SVM says global money printing should continue to drive markets

24th April 2013

With investors asking how long the rally can continue Margaret Lawson, manager of the SVM UK Growth Fund says that the huge amount of global money printing should continue to support things.

In a note, she writes: “Looking at drivers of the equity market, the key factor is the huge amount of money printing around the world. Monetary policy looks set to remain loose for years to come, or at least until US unemployment normalises at 6%, and although there are plenty of macro issues out there, risk assets remain the place to be. As long as investors are struggling to get returns elsewhere, we feel demand for equities will continue to support performance.”

She says that a further reason for bullishness is the health of balance sheets, with many companies in their best shape for years. “In the wake of the credit crunch, businesses have broadly deleveraged and refinanced at cheap rates, meaning corporates are much better positioned to withstand shocks,” she says.

She says that bears may be more concerned about the UK. She writes: “We feel confidence is better, with QE easing mortgage worries, employment stabilising and incomes starting to rise from lows. No one is saying we have a great macro backdrop but things are improving – and there are plenty of companies that can perform in challenging economic conditions.”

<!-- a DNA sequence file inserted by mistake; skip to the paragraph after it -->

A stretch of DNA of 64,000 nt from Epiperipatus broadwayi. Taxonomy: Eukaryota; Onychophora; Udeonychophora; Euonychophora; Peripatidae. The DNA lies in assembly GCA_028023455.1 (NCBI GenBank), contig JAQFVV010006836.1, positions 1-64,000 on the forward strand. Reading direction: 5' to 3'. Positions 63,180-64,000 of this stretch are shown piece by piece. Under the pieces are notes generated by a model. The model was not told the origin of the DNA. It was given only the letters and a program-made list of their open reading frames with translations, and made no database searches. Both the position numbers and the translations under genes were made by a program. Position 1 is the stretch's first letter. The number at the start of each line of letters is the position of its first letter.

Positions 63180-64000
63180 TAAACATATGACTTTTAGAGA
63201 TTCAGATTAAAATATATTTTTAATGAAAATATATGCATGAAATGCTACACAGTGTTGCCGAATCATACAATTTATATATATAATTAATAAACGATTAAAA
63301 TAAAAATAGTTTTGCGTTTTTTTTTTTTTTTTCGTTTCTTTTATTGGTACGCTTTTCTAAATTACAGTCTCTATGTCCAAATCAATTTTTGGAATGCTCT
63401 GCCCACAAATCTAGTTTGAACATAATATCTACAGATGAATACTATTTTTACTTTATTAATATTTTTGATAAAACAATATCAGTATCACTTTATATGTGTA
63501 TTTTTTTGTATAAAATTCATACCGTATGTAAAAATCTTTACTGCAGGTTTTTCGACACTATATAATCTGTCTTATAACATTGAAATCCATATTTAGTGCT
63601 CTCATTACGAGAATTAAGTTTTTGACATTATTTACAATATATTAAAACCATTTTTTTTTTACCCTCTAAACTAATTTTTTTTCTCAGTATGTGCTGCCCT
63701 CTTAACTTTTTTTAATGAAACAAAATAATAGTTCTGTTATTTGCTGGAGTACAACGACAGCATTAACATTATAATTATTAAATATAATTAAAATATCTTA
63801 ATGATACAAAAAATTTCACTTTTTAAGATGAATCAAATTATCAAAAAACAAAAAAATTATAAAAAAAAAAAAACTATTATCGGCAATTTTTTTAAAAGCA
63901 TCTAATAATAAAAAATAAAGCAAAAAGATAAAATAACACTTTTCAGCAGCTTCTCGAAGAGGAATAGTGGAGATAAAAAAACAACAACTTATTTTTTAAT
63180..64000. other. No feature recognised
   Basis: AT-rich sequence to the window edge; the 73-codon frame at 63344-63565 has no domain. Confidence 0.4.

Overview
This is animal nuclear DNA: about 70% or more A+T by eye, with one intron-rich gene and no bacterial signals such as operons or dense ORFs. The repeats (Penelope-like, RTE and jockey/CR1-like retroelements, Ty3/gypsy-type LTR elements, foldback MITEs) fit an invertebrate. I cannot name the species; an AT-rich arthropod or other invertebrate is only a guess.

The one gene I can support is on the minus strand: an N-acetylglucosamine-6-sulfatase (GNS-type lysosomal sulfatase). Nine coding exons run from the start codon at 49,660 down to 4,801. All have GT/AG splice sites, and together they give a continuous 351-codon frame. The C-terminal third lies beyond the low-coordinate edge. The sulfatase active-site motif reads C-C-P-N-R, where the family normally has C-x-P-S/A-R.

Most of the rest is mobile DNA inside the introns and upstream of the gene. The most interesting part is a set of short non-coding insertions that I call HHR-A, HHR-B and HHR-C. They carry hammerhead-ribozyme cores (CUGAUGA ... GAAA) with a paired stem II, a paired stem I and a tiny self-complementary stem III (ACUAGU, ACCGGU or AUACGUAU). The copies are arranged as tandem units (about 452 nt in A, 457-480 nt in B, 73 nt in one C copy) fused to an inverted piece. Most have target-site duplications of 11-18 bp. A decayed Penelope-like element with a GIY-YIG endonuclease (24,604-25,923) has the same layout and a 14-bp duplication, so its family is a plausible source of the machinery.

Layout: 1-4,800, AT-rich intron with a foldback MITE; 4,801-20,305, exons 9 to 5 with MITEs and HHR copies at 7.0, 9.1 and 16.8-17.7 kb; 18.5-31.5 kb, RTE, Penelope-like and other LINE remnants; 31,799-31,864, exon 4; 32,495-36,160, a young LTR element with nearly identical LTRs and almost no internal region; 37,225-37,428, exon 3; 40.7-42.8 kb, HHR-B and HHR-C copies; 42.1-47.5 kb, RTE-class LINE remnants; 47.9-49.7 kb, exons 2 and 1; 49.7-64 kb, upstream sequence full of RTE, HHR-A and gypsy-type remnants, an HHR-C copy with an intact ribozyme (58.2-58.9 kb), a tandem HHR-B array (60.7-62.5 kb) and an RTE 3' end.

She says that a common theme in the fund’s holdings is strong cash-flow generation.

“This provides the capacity to generate shareholder value in various ways, be it organic growth, progressive dividends, retiring debt, buying back shares or mergers and acquisitions. We generally like areas where expenditure is small but repeat, such as pub groups and certain retailers. With retail, our preference is for niche operators with specific advantages in their market, such as internet shopping company N Brown or SportsDirect. SportsDirect is largely on its own in this space as competitors have gone out of business. As well as stocking brands like Nike and Adidas, it also carries its own lines such as Lonsdale and Slazenger. This effectively subsidises the lower margins on premium goods and means the company can sell these at cheaper prices than peers. Staff are also well incentivised through bonuses, which keeps their interests aligned with our interests as shareholders.”


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